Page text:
The term eXtreme Manufacturing (XM) was coined by Team WIKISPEED, a non-profit car manufacturer, to describe how it manufactures automobiles combining the Scrum framework, Object-Oriented architecture and eXtreme Programming (XP). Blending these three practices, WIKISPEED invented a new manufacturing process that can shorten time-to-market, reduce labor costs and spur innovation.
eXtreme Manufacturing borrows the basic Agile principles from Scrum. First and foremost, it leverages small, cross-functional Teams, which have a Product Owner and Scrum Master. XM is structured around Sprints to help develop functionality in vertical slices that build overtime. Like Scrum, XM makes development transparent through tools like a Scrum board and a product backlog. It also borrows the concept of tracking process improvements by using Velocity. And, most importantly, it relies on the Lean concept of continuous improvement by employing Sprint Retrospectives and the Happiness Metric. Scrum provides the basic structure for XM.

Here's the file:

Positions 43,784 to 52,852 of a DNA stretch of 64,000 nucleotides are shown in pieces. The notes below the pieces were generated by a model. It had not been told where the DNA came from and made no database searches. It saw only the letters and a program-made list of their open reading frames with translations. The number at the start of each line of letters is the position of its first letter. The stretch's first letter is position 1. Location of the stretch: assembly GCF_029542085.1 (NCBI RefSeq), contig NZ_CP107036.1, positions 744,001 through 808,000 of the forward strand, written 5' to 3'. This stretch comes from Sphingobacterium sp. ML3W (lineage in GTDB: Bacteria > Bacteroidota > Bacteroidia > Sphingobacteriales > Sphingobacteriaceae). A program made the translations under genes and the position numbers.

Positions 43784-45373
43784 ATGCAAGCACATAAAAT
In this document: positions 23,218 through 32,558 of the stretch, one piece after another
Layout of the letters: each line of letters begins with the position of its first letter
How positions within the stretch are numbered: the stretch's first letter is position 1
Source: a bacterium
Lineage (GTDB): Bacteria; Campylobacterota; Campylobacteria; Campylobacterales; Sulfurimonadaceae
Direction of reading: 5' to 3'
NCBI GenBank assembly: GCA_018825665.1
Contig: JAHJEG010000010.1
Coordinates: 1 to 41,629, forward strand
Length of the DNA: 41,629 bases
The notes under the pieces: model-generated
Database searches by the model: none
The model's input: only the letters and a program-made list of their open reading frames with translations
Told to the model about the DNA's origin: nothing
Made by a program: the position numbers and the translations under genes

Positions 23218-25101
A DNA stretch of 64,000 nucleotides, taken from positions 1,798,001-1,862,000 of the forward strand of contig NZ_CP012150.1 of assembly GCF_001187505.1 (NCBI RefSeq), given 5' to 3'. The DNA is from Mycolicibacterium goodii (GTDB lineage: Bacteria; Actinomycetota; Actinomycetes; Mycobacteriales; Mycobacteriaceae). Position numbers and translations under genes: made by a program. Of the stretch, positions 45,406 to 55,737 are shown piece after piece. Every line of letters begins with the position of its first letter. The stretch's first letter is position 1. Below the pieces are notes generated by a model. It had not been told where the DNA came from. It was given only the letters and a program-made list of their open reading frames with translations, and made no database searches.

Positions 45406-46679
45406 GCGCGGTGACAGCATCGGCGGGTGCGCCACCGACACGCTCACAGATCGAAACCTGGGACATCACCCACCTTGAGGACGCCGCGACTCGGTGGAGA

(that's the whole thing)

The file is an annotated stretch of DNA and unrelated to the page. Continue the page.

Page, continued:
In this hour long online course, Scrum inventor Jeff Sutherland and WikiSpeed founder Joe Justice discuss eXtreme Manufacturing and how you can implement test-driven hardware development using the Scrum framework.
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